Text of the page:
Making a recommendation is making a selection, so if I understand it correctly, the power to select means that with regard to senior appointments, the selection is done by the First and Deputy First Ministers after they have been advised on the procedure by the Judicial Appointments Commission, and it is subject to a veto by the Prime Minister. Is that the case? If so, why the enormous shift from the 2002 Act to a procedure for very senior appointments that is so different with regard to the Judicial Appointments Commission from that for lesser judicial appointments? I should be happy to have the Minister's guidance.
Senior judicial appointments are the subject of a firm commitment by the Government, which is not reflected in the Bill or the amendments. The Government's summary of commitments in respect of new criminal justice legislation, published in March 2003, states:
''In respect of appointments of Lord Chief Justice and the Lords Justices of Appeal, the First Minister and the Deputy First Minister acting jointly will make recommendations to the Prime Minister, who in turn will recommend appointments on that basis.''
That basis is the submissions made by the First and Deputy First Ministers. That undertaking was given to implement recommendation 75 of the criminal justice review so that the Deputy First Minister would have effective control of senior judicial appointments upon devolution of the justice powers, rather than the Prime Minister.
The Bill as drafted merely obliges the Prime Minister to consider the recommendations of the First and Deputy First Ministers; he is not obliged to make those recommendations to the Queen; and it is he rather than the First and Deputy First Ministers who has effective control of the appointments. It further increases the Prime Minister's control, as he is allowed to specify the form of the recommendation to be submitted by the First Minister and the Deputy First Minister. For instance, he can dictate the number of nominations in the review, allowing him to decide from any number on a list of whatever size. The procedure for making recommendations must also be agreed by the First and Deputy First Ministers with the Prime Minister, which again contradicts the undertaking given by the Government in their summary of commitments in March 2003.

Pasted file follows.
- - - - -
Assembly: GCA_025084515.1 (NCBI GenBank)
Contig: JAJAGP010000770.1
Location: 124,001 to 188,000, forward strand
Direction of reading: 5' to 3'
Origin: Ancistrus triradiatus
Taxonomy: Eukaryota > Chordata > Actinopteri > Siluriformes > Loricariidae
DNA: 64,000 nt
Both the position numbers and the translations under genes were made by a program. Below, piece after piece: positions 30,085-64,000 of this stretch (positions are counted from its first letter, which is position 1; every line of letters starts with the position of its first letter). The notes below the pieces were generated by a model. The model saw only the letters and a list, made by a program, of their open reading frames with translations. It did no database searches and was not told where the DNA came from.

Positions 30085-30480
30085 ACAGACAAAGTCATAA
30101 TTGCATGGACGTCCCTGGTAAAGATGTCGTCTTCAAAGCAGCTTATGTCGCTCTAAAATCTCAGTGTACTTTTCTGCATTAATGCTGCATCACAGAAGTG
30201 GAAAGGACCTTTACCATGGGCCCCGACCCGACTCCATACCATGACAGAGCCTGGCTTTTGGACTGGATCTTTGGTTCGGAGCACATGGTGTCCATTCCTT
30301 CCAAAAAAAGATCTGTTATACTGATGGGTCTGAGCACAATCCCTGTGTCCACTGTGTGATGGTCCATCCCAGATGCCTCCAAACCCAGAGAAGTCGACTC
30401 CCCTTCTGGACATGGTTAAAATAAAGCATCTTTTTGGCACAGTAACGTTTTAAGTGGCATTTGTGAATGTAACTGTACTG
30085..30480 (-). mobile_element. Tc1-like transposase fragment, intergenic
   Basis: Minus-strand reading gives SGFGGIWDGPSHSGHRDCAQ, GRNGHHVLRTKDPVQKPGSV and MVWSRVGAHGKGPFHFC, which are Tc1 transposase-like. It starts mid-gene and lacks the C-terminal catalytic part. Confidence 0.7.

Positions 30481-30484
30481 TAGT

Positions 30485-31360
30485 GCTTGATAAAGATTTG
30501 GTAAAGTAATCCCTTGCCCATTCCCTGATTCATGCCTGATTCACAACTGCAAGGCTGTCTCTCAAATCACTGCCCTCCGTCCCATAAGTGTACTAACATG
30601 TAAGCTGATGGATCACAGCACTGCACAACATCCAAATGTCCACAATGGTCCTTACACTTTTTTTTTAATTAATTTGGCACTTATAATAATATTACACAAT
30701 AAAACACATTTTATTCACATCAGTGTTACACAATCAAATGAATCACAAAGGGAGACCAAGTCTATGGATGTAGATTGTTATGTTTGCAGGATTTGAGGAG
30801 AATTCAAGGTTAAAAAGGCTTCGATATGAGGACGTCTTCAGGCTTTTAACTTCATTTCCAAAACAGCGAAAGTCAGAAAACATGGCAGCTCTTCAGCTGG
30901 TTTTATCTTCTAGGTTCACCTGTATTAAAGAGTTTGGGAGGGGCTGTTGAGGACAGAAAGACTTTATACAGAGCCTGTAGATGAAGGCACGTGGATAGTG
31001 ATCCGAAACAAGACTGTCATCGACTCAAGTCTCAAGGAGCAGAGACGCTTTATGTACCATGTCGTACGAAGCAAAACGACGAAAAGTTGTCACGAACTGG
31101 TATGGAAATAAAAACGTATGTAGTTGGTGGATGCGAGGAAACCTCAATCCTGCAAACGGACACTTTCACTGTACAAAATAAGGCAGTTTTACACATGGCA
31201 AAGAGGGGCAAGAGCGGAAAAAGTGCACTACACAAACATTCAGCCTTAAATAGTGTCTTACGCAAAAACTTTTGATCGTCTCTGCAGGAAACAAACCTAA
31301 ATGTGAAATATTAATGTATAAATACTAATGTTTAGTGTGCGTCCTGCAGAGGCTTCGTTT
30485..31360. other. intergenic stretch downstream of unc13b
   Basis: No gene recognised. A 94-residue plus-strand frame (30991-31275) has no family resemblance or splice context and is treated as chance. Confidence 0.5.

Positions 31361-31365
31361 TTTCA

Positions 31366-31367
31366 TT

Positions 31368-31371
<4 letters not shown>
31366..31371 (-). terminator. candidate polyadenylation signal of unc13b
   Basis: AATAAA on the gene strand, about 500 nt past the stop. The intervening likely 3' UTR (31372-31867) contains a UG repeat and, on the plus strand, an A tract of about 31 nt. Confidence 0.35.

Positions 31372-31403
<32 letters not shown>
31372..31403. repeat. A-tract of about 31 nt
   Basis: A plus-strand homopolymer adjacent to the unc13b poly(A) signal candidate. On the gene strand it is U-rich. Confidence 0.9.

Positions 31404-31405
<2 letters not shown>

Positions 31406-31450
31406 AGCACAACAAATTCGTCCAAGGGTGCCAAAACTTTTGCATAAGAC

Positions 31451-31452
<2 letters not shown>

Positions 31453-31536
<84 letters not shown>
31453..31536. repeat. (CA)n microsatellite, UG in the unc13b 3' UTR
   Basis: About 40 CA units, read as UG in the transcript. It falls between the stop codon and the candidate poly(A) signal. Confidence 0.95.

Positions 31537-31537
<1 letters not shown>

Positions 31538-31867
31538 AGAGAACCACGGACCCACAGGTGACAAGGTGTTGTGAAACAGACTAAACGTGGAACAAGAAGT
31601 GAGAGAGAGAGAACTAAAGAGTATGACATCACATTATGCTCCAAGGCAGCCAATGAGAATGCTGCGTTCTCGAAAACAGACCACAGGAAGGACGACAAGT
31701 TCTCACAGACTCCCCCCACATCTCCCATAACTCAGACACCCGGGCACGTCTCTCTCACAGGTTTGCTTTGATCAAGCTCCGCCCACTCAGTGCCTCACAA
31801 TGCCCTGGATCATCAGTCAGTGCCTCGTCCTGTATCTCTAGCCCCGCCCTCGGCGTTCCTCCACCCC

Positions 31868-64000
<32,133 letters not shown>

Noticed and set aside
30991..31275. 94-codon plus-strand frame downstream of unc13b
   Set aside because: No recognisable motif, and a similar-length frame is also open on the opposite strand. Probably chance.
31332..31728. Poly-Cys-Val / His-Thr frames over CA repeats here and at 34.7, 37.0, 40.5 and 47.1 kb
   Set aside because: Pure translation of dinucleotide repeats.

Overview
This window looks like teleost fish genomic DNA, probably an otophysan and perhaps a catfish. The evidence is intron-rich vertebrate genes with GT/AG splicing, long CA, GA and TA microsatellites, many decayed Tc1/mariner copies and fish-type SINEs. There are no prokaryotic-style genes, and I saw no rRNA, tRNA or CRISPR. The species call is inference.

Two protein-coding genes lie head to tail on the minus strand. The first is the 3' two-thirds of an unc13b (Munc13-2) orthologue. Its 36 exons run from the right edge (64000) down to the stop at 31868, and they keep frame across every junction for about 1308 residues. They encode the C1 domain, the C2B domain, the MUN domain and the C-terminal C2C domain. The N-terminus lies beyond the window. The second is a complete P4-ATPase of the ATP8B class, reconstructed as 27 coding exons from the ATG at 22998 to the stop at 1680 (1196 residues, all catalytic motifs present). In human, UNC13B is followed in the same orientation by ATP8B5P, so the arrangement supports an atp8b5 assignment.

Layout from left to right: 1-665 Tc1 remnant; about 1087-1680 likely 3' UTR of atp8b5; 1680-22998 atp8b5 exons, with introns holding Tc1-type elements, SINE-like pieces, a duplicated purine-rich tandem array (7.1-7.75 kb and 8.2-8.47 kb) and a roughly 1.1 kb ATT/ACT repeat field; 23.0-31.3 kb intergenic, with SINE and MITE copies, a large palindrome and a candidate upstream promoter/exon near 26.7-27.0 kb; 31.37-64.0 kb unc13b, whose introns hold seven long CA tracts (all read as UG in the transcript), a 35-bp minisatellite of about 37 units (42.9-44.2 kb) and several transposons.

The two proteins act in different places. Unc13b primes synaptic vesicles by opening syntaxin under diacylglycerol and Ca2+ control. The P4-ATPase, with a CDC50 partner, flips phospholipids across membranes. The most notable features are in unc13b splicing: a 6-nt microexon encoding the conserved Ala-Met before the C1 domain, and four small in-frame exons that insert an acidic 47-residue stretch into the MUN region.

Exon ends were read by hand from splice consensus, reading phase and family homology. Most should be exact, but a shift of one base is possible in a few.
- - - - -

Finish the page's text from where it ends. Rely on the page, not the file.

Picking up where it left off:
The role of the Prime Minister should be confined to acting on the basis of the recommendations of the First and Deputy First Ministers, as agreed by the Government. He should not be able to overrule the recommendations made to him, to dictate the form of the recommendations or to exercise a veto over the procedure to be followed by the First and Deputy First Ministers when making the recommendations.
It should always be remembered that, under the Northern Ireland Act 1998, the office of First and Deputy First Minister is a joint office, and not two distinct offices. I accept that the First and Deputy First Ministers need guidance on making recommendations and should seek the advice of the Judicial Appointments Commission on what procedures to follow. If they depart from the commission's recommendations, they should have to advise publicly why they have done so.